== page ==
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onebuck 11-05-2012 08:37 AM

For sale: Windows 8 zero-day vulnerability

Now we can see some insight to MS Win/8. Did not take long to find a security issue(s) for Microsoft's supposedly 'Most secure' OS ever.

For sale: Windows 8 zero-day vulnerability I am sure it won't be long before this is verified and published.

Good read!

TobiSGD 11-05-2012 10:20 AM

Come on, let's be fair. Those people are searching for exploits to sell them. Of course they are now concentrating on compromising a new and nonetheless soon to be very widely used OS. If Ubuntu would be as widely used as Windows (and that is what they want, see Bug #1) I doubt it would last longer to the attacks of those people than Windows. A whole army of crackers is torturing that OS, and of course they will find exploits.

onebuck 11-05-2012 11:26 AM

Member Response

Very fair for a company to make a profit.
Good enterprise to gain something from someone that is out to make a profit too. I see no fault in a company that finds vulnerabilities and sells to reputable clients. Just like someone who develops for OS to know security issues or vulnerabilities thus protecting their application(s).

Microsoft released the OS with Win/8 to be the safest ever, so if someone finds a exploit or weakness then by all means provide it to the highest bidder. Not sure if Microsoft has ever purchased from Vupen.

sundialsvcs 11-05-2012 10:05 PM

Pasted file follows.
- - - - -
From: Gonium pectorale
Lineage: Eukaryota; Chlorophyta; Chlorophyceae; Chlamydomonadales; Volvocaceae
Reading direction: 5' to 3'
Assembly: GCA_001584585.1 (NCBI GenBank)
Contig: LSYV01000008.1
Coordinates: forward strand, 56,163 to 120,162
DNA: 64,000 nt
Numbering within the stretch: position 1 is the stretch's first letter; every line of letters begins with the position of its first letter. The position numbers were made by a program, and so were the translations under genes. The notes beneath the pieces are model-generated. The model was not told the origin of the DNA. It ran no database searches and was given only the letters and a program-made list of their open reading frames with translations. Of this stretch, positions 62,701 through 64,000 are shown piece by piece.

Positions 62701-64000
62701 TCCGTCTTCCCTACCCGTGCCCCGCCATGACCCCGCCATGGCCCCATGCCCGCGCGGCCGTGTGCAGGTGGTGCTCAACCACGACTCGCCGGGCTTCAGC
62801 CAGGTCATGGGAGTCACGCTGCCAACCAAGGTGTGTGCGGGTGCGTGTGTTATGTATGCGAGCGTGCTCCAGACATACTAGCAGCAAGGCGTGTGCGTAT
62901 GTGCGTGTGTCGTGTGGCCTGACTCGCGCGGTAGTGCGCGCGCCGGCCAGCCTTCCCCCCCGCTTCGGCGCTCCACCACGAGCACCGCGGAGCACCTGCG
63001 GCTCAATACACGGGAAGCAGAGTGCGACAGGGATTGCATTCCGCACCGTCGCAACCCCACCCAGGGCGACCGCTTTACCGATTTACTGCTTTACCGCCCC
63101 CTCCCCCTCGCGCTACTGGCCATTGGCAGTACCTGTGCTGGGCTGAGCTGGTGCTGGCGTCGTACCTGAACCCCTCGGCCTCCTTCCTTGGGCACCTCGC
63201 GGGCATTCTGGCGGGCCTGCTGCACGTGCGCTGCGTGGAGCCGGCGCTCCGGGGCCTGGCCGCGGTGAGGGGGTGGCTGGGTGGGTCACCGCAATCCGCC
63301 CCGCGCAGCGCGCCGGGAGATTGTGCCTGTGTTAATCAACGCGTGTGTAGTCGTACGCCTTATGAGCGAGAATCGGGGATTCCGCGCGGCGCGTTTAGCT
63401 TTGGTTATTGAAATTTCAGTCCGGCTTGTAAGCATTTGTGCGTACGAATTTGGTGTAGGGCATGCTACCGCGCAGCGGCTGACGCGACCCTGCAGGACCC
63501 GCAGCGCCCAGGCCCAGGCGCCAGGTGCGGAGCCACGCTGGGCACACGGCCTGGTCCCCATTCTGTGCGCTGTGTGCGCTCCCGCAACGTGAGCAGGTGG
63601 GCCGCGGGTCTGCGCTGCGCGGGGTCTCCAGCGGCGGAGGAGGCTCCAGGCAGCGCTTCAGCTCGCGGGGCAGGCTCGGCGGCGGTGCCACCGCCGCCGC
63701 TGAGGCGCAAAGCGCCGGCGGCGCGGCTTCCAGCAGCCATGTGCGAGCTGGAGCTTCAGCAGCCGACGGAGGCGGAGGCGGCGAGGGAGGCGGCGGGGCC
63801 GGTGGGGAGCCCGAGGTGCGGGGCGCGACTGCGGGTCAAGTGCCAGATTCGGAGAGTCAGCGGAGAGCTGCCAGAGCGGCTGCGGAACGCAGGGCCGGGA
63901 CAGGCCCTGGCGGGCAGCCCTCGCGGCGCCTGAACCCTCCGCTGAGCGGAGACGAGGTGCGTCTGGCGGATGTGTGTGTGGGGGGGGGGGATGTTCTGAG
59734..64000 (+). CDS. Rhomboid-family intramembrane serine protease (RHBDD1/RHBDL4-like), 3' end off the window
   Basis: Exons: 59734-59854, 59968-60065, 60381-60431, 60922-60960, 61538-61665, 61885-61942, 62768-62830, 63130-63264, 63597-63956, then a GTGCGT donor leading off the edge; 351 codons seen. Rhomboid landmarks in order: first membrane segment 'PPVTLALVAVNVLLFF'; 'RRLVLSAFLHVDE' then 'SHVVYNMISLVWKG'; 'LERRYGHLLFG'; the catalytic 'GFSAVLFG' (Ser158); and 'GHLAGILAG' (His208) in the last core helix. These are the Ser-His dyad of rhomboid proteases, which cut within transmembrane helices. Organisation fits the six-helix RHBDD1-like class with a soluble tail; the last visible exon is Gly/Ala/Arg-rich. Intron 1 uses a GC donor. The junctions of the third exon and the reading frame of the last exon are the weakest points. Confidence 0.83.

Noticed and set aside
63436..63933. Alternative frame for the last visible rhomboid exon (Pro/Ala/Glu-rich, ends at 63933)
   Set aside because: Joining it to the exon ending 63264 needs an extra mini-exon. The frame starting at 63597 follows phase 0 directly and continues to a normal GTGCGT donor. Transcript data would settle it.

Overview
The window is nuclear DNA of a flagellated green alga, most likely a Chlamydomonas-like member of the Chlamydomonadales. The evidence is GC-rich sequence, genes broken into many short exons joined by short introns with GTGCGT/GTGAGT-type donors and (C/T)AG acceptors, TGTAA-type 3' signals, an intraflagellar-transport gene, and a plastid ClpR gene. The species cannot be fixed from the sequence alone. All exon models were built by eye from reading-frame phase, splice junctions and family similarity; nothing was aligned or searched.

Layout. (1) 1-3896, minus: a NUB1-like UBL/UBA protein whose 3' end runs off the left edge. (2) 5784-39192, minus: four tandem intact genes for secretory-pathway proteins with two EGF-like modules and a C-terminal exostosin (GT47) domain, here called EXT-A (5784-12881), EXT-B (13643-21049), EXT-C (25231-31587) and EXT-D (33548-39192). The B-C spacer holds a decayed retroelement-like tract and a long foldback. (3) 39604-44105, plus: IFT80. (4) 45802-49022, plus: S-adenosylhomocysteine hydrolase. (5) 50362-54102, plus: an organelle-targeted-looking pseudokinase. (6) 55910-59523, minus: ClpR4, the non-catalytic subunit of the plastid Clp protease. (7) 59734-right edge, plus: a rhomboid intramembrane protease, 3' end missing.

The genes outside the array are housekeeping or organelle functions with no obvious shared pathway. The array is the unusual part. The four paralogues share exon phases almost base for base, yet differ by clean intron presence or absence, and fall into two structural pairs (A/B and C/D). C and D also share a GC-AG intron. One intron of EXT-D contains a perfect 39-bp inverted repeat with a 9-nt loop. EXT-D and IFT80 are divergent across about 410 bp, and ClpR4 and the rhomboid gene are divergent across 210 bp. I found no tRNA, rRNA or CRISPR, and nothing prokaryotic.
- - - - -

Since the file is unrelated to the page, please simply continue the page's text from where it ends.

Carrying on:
Well, it's kinda unethical to try to sell a ZDE, but it also would be a waste of anybody's money to buy them. ZDE's are widely publicized as soon as they are found. The odds of someone actually having a secret that no one else has are zero. (If they did, the first guy who bought it would probably blab.)

But also: ZDE's do exist, and probably always will, as long as human-beings are the ones who design computer software. Every operating system ever written has them; including of course Linux. It really isn't a slight on the software-engineers at Microsoft, nor particularly upon Win8, to assert that they exist. They do. They always do.

exvor 11-05-2012 10:28 PM

I am not sure I would agree that windows 8 will be the most popular OS. I think many people are going to stick with windows 7. I played around with windows 8 in a local computer store here for a little while and honestly I don't see why I would bother to upgrade. After you get past the horrible tablet interface and get to the real desktop it looks, feels, and acts like windows 7. I know I am not your average consumer, but I think most people are going to see this as well, and I know for a fact that many if not almost all companies wont touch windows 8 since it cause a massive loss in productivity due to user training. Lets be honest anyone who has worked at a helpdesk knows that most business users are not the best with technology. ;)

salasi 11-06-2012 01:10 AM

This does seem to have got a bit of publicity, including here.


The sometimes controversial firm, which sells the exploits it develops to Western government agencies and deliberately avoids sharing vulnerability details with vendors, said that the exploit it has cooked up allows it to take over Windows 8 machines running Internet Explorer 10.
Sometimes controversial?

Or, from the Computerworld article